We are a Delaware corporation and the anti-takeover provisions of Delaware law impose various impediments to the ability of a third party to acquire control of the Company, even if a change of control would be beneficial to our existing stockholders. We also have adopted a stockholder rights plan, commonly known as a “poison pill,” that entitles our stockholders to acquire additional shares of us, or a potential acquirer of us, at a substantial discount to their market value in the event of an attempted takeover. In addition, our amended and restated certificate of incorporation and bylaws contain provisions that may discourage, delay or prevent a merger or acquisition involving us that our stockholders may consider favorable by, among other things:

 

authorizing the issuance of preferred stock, the terms of which may be determined at the discretion of our Board of Directors;

 

restricting the ability of stockholders to call special meetings of stockholders; and

 

establishing advance notice requirements for nominations for election to our Board of Directors or for proposing matters that can be acted on by stockholders at meetings.

These provisions may also reduce the market value of our common stock.

If we are unable to pay quarterly dividends at intended levels or if our Board of Directors decides to reduce the level of our dividend, our reputation and stock price may be harmed.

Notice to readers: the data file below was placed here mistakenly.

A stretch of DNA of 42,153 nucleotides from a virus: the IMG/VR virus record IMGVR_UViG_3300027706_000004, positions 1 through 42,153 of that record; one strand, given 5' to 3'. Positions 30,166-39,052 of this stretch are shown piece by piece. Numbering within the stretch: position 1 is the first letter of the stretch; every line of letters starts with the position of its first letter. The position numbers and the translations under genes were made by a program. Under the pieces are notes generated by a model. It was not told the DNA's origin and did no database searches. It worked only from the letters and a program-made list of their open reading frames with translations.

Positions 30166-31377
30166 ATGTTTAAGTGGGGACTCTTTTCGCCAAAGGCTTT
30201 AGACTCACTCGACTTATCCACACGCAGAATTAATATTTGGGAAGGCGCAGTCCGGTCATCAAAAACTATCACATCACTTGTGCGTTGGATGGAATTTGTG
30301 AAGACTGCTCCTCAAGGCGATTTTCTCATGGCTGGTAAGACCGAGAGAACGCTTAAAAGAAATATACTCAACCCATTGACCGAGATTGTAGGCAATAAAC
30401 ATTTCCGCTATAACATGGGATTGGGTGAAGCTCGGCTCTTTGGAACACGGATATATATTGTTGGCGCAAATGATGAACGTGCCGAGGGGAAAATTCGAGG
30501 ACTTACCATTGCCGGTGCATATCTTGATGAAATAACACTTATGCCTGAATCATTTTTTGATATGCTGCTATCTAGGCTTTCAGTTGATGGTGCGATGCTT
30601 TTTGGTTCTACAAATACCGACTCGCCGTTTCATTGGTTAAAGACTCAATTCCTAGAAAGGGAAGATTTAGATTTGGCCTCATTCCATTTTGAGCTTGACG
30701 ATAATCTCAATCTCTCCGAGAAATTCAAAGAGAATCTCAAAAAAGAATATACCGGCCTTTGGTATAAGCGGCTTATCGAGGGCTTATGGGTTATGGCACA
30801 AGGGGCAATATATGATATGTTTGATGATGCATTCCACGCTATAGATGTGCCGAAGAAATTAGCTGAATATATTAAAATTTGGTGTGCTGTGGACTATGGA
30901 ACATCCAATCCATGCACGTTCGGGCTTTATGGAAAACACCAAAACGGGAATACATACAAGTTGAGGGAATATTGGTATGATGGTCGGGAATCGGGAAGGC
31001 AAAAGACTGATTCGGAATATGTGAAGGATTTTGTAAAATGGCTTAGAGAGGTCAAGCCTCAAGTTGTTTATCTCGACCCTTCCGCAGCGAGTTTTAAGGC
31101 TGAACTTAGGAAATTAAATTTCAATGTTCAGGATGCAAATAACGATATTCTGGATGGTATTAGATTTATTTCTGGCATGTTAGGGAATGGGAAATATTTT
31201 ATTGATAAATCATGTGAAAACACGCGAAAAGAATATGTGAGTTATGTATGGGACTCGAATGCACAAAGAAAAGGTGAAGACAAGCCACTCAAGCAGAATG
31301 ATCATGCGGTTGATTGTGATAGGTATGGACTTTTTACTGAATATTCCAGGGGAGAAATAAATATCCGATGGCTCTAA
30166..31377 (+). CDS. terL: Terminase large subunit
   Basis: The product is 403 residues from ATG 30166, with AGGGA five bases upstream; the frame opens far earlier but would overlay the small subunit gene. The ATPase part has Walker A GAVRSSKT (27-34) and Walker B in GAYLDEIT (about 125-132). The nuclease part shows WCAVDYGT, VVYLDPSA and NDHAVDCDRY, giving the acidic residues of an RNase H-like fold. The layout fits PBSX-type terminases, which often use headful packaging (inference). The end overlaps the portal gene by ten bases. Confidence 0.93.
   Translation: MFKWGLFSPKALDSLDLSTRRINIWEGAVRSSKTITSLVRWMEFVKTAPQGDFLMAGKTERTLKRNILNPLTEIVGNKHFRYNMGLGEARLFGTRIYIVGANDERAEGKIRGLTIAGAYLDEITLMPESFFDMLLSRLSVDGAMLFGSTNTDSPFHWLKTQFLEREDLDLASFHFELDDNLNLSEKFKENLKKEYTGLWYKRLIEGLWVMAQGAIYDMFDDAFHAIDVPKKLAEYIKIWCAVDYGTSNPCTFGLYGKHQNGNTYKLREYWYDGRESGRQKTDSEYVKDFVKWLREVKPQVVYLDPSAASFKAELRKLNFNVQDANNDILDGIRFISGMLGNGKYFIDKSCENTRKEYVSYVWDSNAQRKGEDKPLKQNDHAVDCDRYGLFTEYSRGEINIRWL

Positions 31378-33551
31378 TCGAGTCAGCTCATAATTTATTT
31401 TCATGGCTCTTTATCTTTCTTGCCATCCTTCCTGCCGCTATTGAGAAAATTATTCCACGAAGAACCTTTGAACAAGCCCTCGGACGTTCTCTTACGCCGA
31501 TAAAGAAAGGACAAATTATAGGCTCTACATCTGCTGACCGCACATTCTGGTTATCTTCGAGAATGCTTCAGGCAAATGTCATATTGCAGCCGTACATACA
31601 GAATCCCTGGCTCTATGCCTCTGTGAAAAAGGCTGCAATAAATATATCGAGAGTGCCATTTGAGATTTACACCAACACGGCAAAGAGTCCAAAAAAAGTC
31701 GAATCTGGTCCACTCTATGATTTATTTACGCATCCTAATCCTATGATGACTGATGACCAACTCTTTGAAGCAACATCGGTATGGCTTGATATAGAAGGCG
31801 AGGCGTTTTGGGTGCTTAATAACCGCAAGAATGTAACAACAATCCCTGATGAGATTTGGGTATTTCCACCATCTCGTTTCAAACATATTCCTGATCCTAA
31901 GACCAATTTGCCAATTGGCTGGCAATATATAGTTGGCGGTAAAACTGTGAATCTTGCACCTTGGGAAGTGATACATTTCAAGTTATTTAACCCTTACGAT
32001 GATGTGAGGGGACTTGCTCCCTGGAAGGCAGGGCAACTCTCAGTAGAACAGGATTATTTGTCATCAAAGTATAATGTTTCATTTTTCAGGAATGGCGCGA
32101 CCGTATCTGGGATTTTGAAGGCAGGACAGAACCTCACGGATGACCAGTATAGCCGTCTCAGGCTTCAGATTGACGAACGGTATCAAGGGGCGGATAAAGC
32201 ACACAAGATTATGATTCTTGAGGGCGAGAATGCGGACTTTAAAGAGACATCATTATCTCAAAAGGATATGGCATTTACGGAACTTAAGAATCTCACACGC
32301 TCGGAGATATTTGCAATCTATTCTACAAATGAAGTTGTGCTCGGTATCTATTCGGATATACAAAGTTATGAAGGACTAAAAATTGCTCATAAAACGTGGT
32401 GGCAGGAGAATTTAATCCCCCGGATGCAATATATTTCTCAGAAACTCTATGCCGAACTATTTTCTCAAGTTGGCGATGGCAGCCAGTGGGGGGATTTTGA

Our quarterly cash dividend is currently $0.1875 per common share. The dividends declared and paid by us to date meet all requirements under the terms of our debt agreements and applicable law; however, any future payment of dividends will be at the discretion of our Board of Directors and the ability to pay any such future dividends, or to pay such dividends at the current level, will be based upon certain restrictive financial covenants, earnings, capital requirements and our financial condition, among other factors, at the time any such dividend is considered. In addition, our ability or decision to pay dividends at all or at the current level may be subject to certain economic, financial, competitive and other factors (such as the level of taxation of dividends) that are beyond our control. Our Board of Directors may, at its discretion, decrease the intended level of dividends or entirely discontinue the payment of dividends at any time. Any failure to pay dividends after we have announced our intention to do so may negatively impact our reputation and investor confidence in us, and may also negatively impact our stock price.

The increase in our sales and marketing efforts that target markets outside the United States and Canada expose us to additional risks associated with international operations.

Although an immaterial amount of our sales are currently derived from international sales outside of Canada, we are actively seeking to expand our international presence, and we have franchise arrangements in the Middle East, South Korea and Mexico. We may not be successful in these efforts. In November 2013, we announced that we were unable to reach mutual agreement on acceptable renewal terms with our franchisee for India and, thus, this franchise relationship, which began in April 2009, will end in March 2014, however we do not expect that the discontinuation of this franchise relationship will have a significant impact on our financial results. International operations and sales subject us to risks and challenges that we would otherwise not face if we conducted our business only in the United States. For example, we may depend on third parties to market our products through foreign sales channels, and we may be challenged by laws and business practices favoring local competitors. In addition, our ability to succeed in